Do Arguments Help with Ministry? | The Institute for Creation Research

Do Arguments Help with Ministry?

We often think of an argument as an angry disagreement, but in logic “argument” refers simply to presenting statements or reasons to support a conclusion. Some say arguments have little place in gospel ministry. They insist that we merely need to present the gospel,1 and then we should rejoice over those who accept it and depart from those who reject it. But gracious arguments have a place in advancing the Kingdom of God.2 Every dedicated Christian should practice skillful argumentation for two reasons.

The first reason is that those who contend that arguments have no place in ministry essentially refute themselves. Whoever says that arguments do not represent Christ’s gospel are actually using an argument to persuade others how to represent Christ’s gospel. We use arguments all the time—that’s largely how our brains work as we solve problems and communicate ideas. The gospel itself argues that men must receive God by grace, since no man or woman can ever be good enough to earn His acceptance.3

Examples from the Bible supply the second reason. Jesus often argued. One time He relied on the present tense of a verb in Exodus 3:6 to argue in favor of resurrection. He told unbelieving religious men, “But concerning the resurrection of the dead, have you not read what was spoken to you by God, saying, ‘I am the God of Abraham, the God of Isaac, and the God of Jacob’? God is not the God of the dead, but of the living.”4

Paul also used many arguments. In Ephesus, “he went into the synagogue and spoke boldly for three months, reasoning and persuading concerning the things of the kingdom of God.”5 It appears he did not simply pop in, present the gospel, and then just leave. He stayed to discuss and persuade. Not long after, Paul was “reasoning daily in the school of Tyrannus. And this continued for two years.”6 Did Paul’s approach work?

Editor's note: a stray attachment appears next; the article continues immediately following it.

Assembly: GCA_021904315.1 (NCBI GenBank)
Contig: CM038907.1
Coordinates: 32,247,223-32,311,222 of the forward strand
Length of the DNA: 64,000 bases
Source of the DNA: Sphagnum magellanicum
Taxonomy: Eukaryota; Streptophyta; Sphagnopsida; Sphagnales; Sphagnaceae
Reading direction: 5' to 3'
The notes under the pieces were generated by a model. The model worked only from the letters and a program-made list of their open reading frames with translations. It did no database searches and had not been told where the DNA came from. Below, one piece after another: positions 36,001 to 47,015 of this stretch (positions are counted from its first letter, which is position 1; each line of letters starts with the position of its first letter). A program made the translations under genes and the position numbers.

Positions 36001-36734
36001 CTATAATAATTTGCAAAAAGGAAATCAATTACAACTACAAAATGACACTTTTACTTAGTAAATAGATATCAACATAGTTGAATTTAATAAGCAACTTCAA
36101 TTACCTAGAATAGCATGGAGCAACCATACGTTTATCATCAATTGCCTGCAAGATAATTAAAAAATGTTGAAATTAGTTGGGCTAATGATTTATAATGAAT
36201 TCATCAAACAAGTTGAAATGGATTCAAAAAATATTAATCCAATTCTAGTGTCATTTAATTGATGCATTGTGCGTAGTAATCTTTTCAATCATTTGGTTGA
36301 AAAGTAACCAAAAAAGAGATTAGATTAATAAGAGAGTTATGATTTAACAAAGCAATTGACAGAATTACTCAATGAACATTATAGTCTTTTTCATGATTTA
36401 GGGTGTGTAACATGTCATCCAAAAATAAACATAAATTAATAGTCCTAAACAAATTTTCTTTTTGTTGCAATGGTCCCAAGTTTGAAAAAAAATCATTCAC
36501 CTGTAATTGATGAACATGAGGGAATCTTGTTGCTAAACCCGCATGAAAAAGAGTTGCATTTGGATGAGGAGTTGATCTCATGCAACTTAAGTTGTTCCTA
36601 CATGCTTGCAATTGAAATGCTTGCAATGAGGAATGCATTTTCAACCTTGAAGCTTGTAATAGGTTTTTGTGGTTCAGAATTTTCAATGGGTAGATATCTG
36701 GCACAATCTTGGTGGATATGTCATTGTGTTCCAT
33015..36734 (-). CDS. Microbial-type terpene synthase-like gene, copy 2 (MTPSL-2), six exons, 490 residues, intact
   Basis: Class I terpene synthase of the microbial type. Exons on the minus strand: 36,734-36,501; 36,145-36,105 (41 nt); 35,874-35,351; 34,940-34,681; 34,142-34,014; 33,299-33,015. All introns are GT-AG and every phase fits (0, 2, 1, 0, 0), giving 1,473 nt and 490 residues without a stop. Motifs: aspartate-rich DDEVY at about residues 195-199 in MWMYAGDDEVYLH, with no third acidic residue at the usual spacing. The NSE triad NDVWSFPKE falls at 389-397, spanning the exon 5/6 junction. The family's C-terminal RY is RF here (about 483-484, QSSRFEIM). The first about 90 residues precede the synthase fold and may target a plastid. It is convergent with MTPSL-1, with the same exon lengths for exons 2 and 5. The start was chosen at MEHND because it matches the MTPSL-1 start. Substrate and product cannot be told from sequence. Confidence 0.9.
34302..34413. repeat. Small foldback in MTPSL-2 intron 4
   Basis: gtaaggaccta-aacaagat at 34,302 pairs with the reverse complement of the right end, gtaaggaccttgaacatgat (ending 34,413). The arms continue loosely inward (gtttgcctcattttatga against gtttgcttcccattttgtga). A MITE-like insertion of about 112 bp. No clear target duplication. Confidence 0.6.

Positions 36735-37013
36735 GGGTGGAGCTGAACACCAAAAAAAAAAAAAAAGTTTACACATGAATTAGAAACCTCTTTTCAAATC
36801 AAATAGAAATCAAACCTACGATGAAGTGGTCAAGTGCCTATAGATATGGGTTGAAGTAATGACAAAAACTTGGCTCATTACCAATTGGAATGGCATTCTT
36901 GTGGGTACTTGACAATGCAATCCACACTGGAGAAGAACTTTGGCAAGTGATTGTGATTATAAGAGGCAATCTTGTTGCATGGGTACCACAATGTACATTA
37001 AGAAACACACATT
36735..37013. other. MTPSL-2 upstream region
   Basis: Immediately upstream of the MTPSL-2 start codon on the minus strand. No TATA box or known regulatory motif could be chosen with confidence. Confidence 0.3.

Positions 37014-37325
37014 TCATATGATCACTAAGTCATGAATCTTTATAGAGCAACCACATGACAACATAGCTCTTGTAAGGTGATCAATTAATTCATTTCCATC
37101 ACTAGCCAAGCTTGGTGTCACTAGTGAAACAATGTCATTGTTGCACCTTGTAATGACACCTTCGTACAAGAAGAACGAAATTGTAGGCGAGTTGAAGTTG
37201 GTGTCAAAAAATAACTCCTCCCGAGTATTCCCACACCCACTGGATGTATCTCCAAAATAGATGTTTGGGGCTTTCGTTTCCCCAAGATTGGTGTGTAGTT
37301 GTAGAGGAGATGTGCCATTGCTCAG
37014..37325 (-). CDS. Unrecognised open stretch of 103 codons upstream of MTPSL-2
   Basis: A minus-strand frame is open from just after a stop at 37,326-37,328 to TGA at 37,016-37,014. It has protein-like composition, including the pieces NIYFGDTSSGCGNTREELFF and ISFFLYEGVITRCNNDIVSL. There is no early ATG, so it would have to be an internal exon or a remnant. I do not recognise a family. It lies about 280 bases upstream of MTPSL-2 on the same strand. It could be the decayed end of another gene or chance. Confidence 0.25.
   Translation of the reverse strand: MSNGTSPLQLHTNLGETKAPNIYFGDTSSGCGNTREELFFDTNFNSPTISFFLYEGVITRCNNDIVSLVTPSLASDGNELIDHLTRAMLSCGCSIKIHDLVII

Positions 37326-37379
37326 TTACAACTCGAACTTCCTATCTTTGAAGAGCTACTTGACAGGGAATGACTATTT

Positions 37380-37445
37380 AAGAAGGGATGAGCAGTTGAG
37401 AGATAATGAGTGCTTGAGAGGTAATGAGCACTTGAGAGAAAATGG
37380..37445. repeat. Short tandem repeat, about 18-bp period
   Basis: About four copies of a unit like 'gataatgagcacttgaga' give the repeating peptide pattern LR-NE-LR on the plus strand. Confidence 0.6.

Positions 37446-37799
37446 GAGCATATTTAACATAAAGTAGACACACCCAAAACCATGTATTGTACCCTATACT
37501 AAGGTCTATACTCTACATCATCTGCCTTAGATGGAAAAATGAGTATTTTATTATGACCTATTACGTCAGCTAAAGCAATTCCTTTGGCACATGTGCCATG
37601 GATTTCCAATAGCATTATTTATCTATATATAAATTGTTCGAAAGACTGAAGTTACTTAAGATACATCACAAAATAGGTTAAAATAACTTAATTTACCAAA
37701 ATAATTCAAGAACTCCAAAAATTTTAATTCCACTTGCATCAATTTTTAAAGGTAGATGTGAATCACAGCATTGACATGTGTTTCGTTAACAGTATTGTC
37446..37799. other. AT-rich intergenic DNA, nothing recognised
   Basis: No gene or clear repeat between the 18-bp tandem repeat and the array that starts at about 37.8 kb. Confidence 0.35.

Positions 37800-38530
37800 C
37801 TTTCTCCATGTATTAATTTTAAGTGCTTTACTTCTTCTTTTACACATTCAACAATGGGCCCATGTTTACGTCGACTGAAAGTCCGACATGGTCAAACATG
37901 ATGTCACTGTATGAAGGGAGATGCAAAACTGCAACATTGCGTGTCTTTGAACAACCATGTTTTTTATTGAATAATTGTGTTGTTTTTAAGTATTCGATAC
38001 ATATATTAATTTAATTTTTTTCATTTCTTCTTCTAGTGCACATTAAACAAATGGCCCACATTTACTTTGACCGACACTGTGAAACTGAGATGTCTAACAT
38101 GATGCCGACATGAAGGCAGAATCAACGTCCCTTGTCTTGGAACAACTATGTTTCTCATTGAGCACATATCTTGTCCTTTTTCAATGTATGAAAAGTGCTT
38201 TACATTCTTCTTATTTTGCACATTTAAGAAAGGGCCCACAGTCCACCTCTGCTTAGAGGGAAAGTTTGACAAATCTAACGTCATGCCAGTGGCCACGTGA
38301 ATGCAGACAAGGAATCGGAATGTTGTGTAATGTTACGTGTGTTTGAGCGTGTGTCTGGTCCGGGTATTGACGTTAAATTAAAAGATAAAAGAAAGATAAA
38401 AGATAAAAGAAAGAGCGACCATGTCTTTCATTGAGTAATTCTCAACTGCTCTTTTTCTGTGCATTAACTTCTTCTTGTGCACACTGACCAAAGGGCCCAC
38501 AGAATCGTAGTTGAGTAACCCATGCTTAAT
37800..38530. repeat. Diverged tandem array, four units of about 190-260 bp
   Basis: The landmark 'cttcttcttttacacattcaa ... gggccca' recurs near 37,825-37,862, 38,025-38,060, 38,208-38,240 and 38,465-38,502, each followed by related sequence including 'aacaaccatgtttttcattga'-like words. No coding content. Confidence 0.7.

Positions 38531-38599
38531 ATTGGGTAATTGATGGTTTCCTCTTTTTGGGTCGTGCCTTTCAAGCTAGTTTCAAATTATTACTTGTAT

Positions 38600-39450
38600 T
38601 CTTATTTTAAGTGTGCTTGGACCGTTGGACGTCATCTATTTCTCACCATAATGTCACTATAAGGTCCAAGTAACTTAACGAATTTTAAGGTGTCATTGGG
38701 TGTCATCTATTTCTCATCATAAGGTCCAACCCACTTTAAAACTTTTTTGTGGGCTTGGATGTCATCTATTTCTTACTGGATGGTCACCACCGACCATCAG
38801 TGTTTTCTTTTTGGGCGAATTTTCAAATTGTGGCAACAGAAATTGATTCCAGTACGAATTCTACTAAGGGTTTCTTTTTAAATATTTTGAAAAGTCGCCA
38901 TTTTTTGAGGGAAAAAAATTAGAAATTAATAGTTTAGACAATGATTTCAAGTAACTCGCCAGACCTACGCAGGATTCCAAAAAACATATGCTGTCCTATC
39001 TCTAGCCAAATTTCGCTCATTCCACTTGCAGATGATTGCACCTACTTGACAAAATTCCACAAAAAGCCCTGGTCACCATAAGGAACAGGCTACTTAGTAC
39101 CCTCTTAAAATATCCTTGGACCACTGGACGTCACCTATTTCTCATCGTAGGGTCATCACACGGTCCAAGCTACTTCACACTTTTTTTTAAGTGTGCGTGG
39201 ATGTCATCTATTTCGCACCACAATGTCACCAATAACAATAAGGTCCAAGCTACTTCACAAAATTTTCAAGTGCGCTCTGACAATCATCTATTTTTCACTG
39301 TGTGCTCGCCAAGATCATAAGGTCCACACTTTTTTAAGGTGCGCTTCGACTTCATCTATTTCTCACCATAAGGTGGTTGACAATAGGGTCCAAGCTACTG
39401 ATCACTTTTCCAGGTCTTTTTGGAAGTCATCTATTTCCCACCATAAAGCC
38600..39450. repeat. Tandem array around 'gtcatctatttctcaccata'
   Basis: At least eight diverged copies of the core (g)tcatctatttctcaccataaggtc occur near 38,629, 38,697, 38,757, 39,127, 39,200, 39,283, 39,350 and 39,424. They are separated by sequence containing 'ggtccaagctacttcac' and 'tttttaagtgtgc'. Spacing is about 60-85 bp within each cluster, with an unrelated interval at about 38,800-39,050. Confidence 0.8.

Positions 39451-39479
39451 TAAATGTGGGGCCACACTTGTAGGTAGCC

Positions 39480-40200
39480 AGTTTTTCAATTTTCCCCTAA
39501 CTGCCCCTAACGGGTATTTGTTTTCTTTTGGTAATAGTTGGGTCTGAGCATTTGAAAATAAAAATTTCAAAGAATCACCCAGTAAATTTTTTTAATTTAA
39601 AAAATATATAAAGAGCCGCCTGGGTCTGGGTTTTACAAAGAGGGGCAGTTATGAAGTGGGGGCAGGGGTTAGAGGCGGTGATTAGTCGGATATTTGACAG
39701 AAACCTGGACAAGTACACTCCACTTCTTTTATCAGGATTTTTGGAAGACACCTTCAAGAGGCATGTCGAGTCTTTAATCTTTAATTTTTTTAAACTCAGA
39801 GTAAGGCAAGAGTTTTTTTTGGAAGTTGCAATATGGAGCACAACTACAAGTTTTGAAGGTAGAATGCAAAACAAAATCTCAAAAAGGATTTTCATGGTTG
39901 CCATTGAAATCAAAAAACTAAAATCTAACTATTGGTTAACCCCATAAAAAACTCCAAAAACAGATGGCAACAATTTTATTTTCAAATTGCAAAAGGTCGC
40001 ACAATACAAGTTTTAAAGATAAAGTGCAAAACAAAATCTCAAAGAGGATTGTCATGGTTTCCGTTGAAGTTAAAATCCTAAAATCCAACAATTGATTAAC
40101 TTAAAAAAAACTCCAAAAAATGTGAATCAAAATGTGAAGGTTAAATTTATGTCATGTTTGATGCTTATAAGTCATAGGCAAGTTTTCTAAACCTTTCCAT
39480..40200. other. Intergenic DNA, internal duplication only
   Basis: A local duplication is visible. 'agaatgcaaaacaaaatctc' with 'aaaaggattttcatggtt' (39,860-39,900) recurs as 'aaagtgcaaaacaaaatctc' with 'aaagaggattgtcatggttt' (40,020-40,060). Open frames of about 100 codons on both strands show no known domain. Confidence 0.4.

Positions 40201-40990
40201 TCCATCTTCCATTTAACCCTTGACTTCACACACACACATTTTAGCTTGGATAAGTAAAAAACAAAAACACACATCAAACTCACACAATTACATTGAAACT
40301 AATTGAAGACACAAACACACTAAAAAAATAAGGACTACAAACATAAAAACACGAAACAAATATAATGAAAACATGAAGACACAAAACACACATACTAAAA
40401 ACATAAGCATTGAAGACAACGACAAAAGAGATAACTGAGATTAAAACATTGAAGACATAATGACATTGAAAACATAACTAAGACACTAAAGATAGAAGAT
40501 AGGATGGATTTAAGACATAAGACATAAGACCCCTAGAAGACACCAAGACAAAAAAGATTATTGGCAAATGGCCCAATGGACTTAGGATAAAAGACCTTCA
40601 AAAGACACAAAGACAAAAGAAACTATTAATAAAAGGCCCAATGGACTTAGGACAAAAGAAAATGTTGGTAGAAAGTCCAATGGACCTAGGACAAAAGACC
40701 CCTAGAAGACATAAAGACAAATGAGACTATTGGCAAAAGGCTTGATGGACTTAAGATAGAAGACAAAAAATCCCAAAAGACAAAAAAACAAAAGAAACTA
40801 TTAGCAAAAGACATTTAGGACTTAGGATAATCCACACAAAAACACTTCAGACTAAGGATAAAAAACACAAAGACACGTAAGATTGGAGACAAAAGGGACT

He talked the talk, but he also walked the walk and “worked unusual miracles.”7 Eventually, “the word of the Lord grew mightily and prevailed.”8 A leading idol maker even complained, “Not only at Ephesus, but throughout almost all Asia, this Paul has persuaded and turned away many people.”9 Arguments clearly played a major role in advancing the Kingdom of God in ancient Asia Minor.

No Christian can argue an unbeliever into God’s Kingdom. Sinners must repent of sin and unbelief, and God must give new life. But these personal miracles do not render reasoning useless. God often uses our arguments to help remove objections to the Good News. For example, does someone object to Jesus being the last Adam10 because she thinks science disproved the first Adam?

Ministries like ICR exist to equip believers with science that confirms Adam was real.11 By removing the objection that Adam—and thus Jesus’ payment for his sin—was mythical,12 God uses a Christian’s arguments to shine His gospel more brightly on dark hearts.

Believers should follow Paul’s profound example, who “explained and solemnly testified of the kingdom of God, persuading them concerning Jesus from both the Law of Moses and the Prophets.”13 Arguments can be effective tools as long as we explain and persuade “with all lowliness and gentleness”14 and speak the truth in love.15

References

  1. The gospel teaches that everyone needs to repent of sins and trust Jesus in order to restore a right relationship with God. See Romans 10:9-10.
  2. Biblically, the Kingdom of God has a near and a far aspect. Those who trust Christ join God’s Kingdom now—during “the darkness of this age” (Ephesians 6:12). Someday, when the Father’s “will be done on earth as it is in heaven” (Matthew 6:10), God will establish His Kingdom, including the King and His adoring subjects, on a new earth forever (Revelation 21:1-3). The word “argue” need not indicate anger. Christians should argue with respect and civility.
  3. Ephesians 2:8-9.
  4. Matthew 22:31-32.
  5. Acts 19:8.
  6. Acts 19:9-10.
  7. Acts 19:11.
  8. Acts 19:20.
  9. Acts 19:26.
  10. 1 Corinthians 15:45.
  11. Thomas, B. 2015. Was Adam a Real Person? Acts & Facts. 44 (12): 20.
  12. Romans 5:12, 15.
  13. Acts 28:23.
  14. Ephesians 4:2.
  15. Ephesians 4:15.

* Mr. Thomas is Science Writer at the Institute for Creation Research.

Cite this article: Brian Thomas, Ph.D. 2016. Do Arguments Help with Ministry?. Acts & Facts. 45 (3).

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